Daily investing, in my opinion, frequently contains news items like “the central bank releases water” and “money easing,” which actually allude to the central bank’s control over the amount of money in circulation.
The availability of money is a crucial economic indicator. We can comprehend the direction of economic change by tracking its changes.
What are the indications and what is the money supply?
Simply put, the money supply is the entire amount of money in circulation.
Time deposits are less liquid than demand deposits, and demand deposits are less liquid than cash, according to various market measures of currency liquidity. The money supply is typically divided into M0, M1, and M2 levels.
M0 is also known as “cash,” which refers to the money that is in circulation outside of the banking system, including the cash that individuals and businesses have on hand. The base currency, which makes up this portion of the money, is the most liquid.
Cash (M0) that is in circulation outside of the banking system and demand deposits held by banks make up M1, often known as “narrow currency.” Demand deposits may be withdrawn and used at any time, and the liquidity is still quite strong even while they are not in the possession of individuals or businesses. M1 is the unit that most directly affects the market and economy since it represents the market’s actual purchasing power. M1 is frequently used as the primary gauge for managing a nation’s money supply.
Wide money supply, or M2, commonly referred to as “broad money,” includes commercial bank time deposits in addition to demand deposits and cash in circulation in the market. Fixed deposits, which represent potential future purchasing power, cannot be withdrawn at any time and have a relatively low level of liquidity (M2). Typically, people’ current deposits are included in M1, but savings, which are essentially unavailable at any moment, are what constitute the national survival period and are therefore included in M2.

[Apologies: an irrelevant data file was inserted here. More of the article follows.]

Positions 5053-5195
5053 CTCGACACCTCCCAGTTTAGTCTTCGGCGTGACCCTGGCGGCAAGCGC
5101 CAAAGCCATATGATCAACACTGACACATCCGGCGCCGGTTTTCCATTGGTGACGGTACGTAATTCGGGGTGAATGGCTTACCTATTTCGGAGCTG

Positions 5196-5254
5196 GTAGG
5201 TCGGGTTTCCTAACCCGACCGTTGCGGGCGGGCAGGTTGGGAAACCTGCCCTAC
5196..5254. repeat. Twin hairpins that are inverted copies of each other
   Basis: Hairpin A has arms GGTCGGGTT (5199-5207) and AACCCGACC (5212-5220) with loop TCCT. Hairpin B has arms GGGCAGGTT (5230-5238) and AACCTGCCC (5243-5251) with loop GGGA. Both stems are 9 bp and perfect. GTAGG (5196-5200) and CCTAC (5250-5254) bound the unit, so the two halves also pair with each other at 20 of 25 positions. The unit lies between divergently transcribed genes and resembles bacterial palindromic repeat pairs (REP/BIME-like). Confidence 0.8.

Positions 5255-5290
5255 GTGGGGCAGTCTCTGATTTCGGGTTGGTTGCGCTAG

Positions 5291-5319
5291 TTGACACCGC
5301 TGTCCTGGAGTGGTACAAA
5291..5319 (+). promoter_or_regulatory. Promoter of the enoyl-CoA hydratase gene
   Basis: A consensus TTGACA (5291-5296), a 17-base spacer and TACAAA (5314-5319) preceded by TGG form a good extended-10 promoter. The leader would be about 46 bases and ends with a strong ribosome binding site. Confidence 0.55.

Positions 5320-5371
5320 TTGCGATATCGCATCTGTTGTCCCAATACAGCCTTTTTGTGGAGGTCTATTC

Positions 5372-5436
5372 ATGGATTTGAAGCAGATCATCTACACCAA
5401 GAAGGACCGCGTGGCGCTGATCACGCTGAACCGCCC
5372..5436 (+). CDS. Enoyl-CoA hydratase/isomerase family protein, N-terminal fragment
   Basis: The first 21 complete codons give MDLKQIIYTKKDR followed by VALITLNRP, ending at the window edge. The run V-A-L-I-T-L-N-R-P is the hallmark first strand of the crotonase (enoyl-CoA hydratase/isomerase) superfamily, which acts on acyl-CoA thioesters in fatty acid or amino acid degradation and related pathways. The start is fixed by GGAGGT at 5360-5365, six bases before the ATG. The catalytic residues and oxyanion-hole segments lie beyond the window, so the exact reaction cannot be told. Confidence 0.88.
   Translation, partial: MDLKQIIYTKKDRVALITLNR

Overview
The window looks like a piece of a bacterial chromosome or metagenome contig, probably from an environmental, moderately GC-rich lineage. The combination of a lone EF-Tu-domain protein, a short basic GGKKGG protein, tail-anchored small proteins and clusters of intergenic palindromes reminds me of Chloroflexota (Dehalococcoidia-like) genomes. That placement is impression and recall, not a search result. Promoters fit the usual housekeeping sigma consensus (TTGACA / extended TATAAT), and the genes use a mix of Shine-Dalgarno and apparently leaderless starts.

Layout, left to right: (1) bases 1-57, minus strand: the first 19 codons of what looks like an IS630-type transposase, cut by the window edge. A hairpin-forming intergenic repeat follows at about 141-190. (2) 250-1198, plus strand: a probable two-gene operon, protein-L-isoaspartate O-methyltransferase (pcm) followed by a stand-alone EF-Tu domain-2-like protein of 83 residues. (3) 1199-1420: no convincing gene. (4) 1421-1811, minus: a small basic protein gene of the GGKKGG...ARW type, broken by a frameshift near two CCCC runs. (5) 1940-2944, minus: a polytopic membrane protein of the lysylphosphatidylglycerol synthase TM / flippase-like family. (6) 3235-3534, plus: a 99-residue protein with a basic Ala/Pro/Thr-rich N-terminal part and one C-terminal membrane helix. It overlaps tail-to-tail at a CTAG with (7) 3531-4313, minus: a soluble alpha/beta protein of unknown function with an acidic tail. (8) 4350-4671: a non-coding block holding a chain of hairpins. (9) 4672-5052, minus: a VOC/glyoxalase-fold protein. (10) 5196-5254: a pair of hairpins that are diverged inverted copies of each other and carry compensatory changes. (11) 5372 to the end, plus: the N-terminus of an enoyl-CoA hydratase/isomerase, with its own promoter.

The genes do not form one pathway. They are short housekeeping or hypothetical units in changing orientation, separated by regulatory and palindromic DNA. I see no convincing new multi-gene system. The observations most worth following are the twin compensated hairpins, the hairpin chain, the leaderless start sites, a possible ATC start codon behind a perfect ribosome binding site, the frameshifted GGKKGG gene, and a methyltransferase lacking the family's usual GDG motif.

It is possible to derive the following fundamental inferences from the information in M0, M1, and M2.
- When M0 increases, people tend to have more money on hand, grow wealthier, and engage in greater consumption, all of which contribute to an expanding economy.
- When M1 increases, it indicates that businesses are actively engaging in production, more money is pouring into transactions and production, and the economy is generally growing.
- As M2 increases, the economy tends to weaken because it comprises time deposits, which restrict the amount of money available in the market and lower transactions and consumption. As a result, it is impossible to interpret the economic trend in isolation and it must be examined in conjunction with other elements.
- When the growth rate of M1 exceeds that of M2, this indicates that businesses are investing more money in transactions and production in order to reap bigger rewards. Market activity is also indicated by the fact that demand deposits of businesses are growing faster than time deposits.
- When the growth rate of M2 is higher than that of M1, this indicates that corporate time deposits are more popular than demand deposits, indicating that there are fewer lucrative opportunities or sources of income in the market. As a result, businesses and residents are more inclined to deposit money in banks in order to secure a stable source of income, and funds gradually settle. Economic growth slowed as a result.